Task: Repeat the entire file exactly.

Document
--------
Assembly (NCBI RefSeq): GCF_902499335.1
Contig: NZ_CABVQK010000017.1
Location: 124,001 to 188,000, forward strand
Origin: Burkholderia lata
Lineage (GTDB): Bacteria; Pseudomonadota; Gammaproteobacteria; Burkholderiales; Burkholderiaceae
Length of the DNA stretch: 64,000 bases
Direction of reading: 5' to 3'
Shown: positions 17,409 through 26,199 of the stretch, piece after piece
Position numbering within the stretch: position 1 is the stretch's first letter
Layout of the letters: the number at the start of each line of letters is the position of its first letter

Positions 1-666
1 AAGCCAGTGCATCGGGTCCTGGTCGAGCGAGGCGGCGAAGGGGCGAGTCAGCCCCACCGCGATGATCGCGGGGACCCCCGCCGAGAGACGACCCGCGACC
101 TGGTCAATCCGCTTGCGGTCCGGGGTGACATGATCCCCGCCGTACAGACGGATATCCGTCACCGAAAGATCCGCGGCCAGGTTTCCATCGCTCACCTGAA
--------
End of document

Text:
Assembly (NCBI RefSeq): GCF_902499335.1
Contig: NZ_CABVQK010000017.1
Location: 124,001 to 188,000, forward strand
Origin: Burkholderia lata
Lineage (GTDB): Bacteria; Pseudomonadota; Gammaproteobacteria; Burkholderiales; Burkholderiaceae
Length of the DNA stretch: 64,000 bases
Direction of reading: 5' to 3'
Shown: positions 17,409 through 26,199 of the stretch, piece after piece
Position numbering within the stretch: position 1 is the stretch's first letter
Layout of the letters: the number at the start of each line of letters is the position of its first letter

Positions 1-666
1 AAGCCAGTGCATCGGGTCCTGGTCGAGCGAGGCGGCGAAGGGGCGAGTCAGCCCCACCGCGATGATCGCGGGGACCCCCGCCGAGAGACGACCCGCGACC
101 TGGTCAATCCGCTTGCGGTCCGGGGTGACATGATCCCCGCCGTACAGACGGATATCCGTCACCGAAAGATCCGCGGCCAGGTTTCCATCGCTCACCTGAA